Sandy Rainey 1941-2016
Sandy Rainey 1941 – 2016
As we travel through life, we meet many people, some we remember fondly, others we can’t wait to forget. Sandy Rainey was one of those people who’s infectious energy and one of a kind character touched me so deeply that I looked forward to every meeting or conversation.
It was deeply saddening to learn of his passing this week, at 74 years old, Sandy had lead a colorful life, a rider, racer, husband, father, mechanic, into engines, motorbikes, flat-track, road racing, karts and construction, and that’s just what I knew about.
I first met Sandy in 1994, he was my chief mechanic at a Spanish Championship race in Calafat, thanks to Mat Oxley persuading Kenny Roberts to give me a chance, I stood in for the injured rider Sete Gibernau in the Malboro Yamaha Team Roberts Spanish Championship Team.
Sandy worked on the Yamaha TZ250 with great care, his experience and knowledge made the bike I was riding more competitive than any machine I had ever ridden and his warm and forever smiling face, distinctive laughter and passion for his work, made me feel secure in a rather daunting atmosphere, as up until that point in my racing, I’d just been riding a bike that my Dad had prepared and we’d worked out of a small van on a very limited budget.
All weekend Sandy looked after me, we had some highs and lows and for me, some unforgettable funny moments, like Sandy saying “For a moment there I thought we were going to eat Steak tonight, instead its beans and weenies”, after I crashed out of a podium position with a few laps to go, and also Sandy drilling a small hole in my finger nail on race morning to relieve the blood pressure from under my finger nail caused by a crash earlier in the weekend, and then sticking it in petrol so it didn’t get infected, ha ha, great memories.
For me it was a overwhelming, I was just a 19 year old kid from a small farm in Yorkshire, England who had only ever dreamed of being a motorbike racer, my heroes were Kenny Roberts, Barry Sheene, Eddie Lawson, Randy Mamola, Wayne Rainey and Kevin Schwantz, and the next thing I was riding for the most famous team in the world.
During the race weekend I was to meet Kenny, Randy and after the race on Sunday, I met Wayne. It was insane, I mean honestly, unbelievable. I remember someone in the team saying that Wayne Rainey might be coming to the race on Sunday and I was excited to even hear it, let alone see him. To eventually meet Wayne was fantastic and I was very star struck. It was only after meeting Wayne I was to learn that the mechanic who had taken me by the hand and led me through the biggest weekend of my life, given me confidence when I had none, picked me up from the gravel on two occasions, rebuilt me a complete bike after I wrecked a TZ, built a completely new engine on Saturday night/Sunday morning out of spare parts and whom had worked his nuts off all weekend for me, was Wayne Rainey’s Dad!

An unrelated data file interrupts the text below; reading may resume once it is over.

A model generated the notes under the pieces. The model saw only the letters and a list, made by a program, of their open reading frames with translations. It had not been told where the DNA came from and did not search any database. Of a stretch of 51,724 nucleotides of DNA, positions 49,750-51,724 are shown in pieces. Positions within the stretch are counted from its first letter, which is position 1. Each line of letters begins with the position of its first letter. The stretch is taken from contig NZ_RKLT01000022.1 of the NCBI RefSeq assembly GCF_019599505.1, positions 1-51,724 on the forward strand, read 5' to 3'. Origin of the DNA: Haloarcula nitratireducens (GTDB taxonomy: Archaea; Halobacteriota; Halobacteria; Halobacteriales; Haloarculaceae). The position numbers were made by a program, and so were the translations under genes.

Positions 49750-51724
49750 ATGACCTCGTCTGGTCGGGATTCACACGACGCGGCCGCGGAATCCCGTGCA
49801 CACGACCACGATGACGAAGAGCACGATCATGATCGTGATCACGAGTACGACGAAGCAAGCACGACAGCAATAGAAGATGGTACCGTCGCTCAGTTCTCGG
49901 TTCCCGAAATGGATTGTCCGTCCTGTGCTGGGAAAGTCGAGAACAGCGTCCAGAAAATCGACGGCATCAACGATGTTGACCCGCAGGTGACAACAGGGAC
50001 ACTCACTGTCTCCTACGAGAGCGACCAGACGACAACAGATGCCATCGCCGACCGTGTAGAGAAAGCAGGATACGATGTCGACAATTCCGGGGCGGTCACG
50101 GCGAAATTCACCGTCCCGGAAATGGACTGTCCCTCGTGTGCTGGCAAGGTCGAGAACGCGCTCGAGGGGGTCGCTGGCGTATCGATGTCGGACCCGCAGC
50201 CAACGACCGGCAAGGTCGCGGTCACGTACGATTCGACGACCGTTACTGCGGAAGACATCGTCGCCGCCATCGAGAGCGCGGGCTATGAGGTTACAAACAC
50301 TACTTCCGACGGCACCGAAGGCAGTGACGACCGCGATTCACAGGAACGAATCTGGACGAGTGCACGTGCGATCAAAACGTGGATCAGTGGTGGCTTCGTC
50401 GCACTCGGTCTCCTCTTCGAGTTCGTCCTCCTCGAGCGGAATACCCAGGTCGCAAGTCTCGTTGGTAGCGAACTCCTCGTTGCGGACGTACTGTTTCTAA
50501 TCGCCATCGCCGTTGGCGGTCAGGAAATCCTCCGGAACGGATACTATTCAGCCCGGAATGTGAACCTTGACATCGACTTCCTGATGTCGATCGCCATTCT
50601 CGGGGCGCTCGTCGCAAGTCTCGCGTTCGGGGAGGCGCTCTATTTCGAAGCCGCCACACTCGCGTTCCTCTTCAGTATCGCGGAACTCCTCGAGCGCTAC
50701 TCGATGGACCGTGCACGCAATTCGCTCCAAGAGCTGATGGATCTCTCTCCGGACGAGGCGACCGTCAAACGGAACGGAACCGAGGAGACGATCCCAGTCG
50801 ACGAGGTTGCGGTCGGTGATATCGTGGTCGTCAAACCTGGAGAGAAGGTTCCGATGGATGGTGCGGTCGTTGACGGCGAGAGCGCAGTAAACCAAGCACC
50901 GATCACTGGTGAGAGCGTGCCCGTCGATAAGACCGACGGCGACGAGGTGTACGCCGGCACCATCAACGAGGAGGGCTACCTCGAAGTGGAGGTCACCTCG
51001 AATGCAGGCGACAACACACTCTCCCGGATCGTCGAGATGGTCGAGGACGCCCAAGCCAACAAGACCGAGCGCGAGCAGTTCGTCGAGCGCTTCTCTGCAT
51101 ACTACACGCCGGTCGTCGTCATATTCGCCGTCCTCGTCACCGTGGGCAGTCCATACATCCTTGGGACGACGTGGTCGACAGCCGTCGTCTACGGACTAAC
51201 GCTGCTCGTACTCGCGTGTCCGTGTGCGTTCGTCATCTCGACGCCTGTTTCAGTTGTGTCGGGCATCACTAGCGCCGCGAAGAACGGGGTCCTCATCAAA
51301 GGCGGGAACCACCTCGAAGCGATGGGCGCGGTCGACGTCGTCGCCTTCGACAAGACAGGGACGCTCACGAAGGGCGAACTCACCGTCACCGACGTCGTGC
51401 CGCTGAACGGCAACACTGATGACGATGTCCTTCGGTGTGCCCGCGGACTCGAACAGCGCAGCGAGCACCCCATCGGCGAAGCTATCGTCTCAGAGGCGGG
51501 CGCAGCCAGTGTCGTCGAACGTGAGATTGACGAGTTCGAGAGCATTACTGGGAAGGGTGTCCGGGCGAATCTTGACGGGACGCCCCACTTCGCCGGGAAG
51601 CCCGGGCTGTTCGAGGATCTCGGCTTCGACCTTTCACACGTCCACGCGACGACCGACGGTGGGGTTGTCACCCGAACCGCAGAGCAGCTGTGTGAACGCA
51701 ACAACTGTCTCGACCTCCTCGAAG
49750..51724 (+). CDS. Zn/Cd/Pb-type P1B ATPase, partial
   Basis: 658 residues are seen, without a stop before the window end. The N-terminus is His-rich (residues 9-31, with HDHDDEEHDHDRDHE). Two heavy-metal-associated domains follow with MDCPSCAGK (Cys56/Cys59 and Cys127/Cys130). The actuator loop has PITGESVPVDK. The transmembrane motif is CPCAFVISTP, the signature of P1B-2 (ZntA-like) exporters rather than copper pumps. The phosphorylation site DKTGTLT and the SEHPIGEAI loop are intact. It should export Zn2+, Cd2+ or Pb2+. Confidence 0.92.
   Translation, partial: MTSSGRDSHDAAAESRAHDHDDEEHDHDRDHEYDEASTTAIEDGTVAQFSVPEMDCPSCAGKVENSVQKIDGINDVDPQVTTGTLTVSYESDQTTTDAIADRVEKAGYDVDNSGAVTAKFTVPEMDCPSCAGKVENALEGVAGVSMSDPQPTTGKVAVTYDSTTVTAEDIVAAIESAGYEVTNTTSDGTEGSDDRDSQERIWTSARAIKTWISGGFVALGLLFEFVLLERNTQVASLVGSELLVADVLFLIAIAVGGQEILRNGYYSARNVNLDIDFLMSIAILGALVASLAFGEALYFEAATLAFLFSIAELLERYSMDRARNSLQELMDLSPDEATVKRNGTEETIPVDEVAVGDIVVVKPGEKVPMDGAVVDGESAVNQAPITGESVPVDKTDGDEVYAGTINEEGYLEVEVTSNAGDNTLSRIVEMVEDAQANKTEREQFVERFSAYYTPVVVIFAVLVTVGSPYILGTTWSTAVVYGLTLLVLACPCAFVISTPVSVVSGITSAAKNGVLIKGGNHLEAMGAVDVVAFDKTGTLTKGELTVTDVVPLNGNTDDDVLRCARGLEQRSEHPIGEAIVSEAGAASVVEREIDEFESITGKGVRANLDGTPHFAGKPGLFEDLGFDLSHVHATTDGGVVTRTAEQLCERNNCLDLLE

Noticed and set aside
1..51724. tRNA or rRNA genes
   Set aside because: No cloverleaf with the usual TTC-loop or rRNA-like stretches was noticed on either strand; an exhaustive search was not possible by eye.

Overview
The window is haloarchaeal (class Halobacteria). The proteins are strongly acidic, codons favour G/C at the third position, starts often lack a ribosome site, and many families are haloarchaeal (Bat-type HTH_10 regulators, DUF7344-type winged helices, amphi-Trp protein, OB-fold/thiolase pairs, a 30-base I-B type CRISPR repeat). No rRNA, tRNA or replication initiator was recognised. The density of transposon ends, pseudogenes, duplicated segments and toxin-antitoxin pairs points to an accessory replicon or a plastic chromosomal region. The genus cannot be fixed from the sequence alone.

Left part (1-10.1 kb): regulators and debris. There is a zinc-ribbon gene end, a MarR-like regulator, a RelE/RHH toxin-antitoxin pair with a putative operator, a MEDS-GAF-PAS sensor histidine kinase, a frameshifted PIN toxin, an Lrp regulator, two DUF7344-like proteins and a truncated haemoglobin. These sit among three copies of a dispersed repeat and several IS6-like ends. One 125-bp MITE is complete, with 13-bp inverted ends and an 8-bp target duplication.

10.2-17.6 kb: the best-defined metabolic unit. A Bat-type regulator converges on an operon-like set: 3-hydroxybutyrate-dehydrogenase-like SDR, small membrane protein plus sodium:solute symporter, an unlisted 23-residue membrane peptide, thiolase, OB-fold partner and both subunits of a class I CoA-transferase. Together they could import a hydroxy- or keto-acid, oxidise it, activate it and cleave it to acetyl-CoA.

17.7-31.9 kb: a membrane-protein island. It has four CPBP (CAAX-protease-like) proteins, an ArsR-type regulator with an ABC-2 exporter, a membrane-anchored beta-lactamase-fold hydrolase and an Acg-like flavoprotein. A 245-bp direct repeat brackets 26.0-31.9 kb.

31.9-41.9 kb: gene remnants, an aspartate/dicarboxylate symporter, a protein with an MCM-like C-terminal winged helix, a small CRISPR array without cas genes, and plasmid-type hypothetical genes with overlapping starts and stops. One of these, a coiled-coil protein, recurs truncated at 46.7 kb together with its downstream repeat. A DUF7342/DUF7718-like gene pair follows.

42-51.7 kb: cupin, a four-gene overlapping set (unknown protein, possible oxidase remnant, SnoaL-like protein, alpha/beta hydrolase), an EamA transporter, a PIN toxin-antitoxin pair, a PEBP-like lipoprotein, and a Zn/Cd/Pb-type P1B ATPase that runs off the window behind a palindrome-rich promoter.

What! I couldn’t believe it, after learning of this I ran up to Sandy and said “Sandy, I can’t believe you are Wayne Rainey’s Dad”, with a smile and a stern reply, Sandy said “No Jamie boy, I am not Wayne Rainey’s Dad, Wayne Rainey is my son”.
Up until that weekend, the only guy in my corner had been my Dad, no one else, just my Dad and I. We worked on the bike, drove to races all over England and Europe, all chasing a dream of mine.
The weekend standing in at Team Roberts was totally different, my Dad came with me to the race but just watched from the sidelines, this time I worked with Sandy.
Incredibly, despite this huge team and intimidating environment, it soon felt no different, Sandy cared about me and the bike in the same way my Dad did, but he also had more experience to build a race winning machine and suddenly I was able to keep getting faster and get closer to the front. It was a weekend I’ll never forget and with everything we went through in just a very short time, Sandy remained one of my favorite people of all time.
It was always a pleasure to meet or chat to Sandy, he always left me with a smile, a warm feeling inside and asked about me and my family every time I spoke to him. His crackled California accent was distinctive and one of a kind, I always looked forward catching up and hearing about what he was up to, it seemed he never stopped and kept very busy all his life.
When I first came over to California in 2008, I got back in-touch with Sandy and we met up at his workshop where we chatted about some of his racing memories and he showed me around. Each poster, trophy, number plate and engine part had a fantastic story behind them, ones which made Sandy’s face light up with joy as he proudly told me story after story, first about his own racing, then Wayne’s career and other riders he had been closely involved with, like Bubba Shobert and Eddie Lawson.
Sandy’s skill at getting full potential out of every machine he worked on was feared by factory teams, to have Sandy in your corner was a special thing.
I’ll always look back on my memories with Sandy with fondness and a smile, and while life goes on, there is a special person missing.
Much love and best wishes to Sandy’s family, friends and everyone who liked him, for me, Sandy was a great guy.
Rest in Peace my friend.